The U.S. Centers for Disease Control and Prevention will issue an order this week about how migrant children are treated under a public health order that has prevented people from seeking asylum at the nation’s borders, a Justice Department attorney said Tuesday.
The comment by Assistant U.S. Attorney Brian Stoltz at a court hearing in Fort Worth, Texas, may be the strongest indication to date that changes are imminent on the last major Trump-era restrictions on asylum at the border.
Stoltz told a federal judge that the CDC will release “a new order on the subject of the children” by the end of the week. It will revise a Biden administration policy that exempts children who cross the border alone from the ban on asylum.
Stoltz did not offer additional details on the changes during a hearing on a lawsuit that Texas brought to compel enforcement of the public health order that former President Donald Trump’s administration used to quickly expel people from the country during the coronavirus pandemic.
The government attorney said the CDC order this week will largely render Texas’ arguments moot. He did not elaborate, and the CDC said it could not immediately provide additional information.
His comment that the order will apply to children suggests that the Biden administration is considering a gradual lifting of the asylum ban.
Higher COVID-19 vaccination rates have brought increasing pressure on the Biden administration to lift the public health order that was always intended as a temporary measure during the pandemic. While the administration has exempted unaccompanied children, some families and nearly all adults traveling alone are expelled from the United States — often to Mexico within two hours — without a chance to seek asylum.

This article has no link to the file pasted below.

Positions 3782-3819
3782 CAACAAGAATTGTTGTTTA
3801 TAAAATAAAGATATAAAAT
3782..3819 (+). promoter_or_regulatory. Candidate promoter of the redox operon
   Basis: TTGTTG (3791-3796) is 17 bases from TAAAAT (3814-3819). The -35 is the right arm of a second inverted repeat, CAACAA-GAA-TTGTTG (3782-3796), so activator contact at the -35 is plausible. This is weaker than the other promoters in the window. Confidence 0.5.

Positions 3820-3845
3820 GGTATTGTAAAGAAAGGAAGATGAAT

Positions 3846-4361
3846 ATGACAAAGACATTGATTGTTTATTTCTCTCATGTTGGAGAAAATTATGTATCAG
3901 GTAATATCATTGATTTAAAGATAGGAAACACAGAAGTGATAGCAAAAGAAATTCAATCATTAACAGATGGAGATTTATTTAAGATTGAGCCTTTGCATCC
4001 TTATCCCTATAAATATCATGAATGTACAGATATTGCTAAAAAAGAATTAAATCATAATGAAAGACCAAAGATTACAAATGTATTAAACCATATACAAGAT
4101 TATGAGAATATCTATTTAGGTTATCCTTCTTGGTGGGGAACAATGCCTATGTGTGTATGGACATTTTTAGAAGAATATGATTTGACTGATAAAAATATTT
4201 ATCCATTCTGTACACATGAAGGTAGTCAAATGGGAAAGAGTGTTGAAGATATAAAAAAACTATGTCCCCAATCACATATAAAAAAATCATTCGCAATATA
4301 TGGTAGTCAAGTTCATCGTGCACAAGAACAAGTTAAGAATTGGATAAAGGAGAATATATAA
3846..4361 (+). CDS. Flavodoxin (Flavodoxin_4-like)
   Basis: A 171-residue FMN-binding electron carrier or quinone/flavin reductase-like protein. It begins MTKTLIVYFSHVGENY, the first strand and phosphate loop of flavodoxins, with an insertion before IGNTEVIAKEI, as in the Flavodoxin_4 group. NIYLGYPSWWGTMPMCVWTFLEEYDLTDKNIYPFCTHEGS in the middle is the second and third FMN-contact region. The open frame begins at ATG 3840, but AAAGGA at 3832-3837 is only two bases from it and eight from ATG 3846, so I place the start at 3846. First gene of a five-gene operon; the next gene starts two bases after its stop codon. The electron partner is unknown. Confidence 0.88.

Lifting the ban could encourage more people to come to the border to seek asylum at a time when the U.S. is under mounting strain. The U.N. refugee agency reported last month that the U.S. was once again the top destination for asylum-seekers in 2020, with about 250,000 new claims filed, more than twice as high as second-place Germany.
Texas, which has the busiest corridor for illegal border crossings, was seeking a court order forcing the federal government to cease what state Deputy Attorney General Aaron Reitz called “de facto non-enforcement” of the asylum ban. Reitz argued that the Biden administration’s posture “threatens the health and safety of all Texans.”
U.S. District Judge Mark Pittman, a Trump appointee, questioned Stoltz about the timing of the new order and asked that the government inform him as soon as it is issued. Pittman did not rule on the request for an injunction but said he will put out a decision “as quickly as I can.”
Associated Press writer Elliot Spagat in San Diego contributed to this report.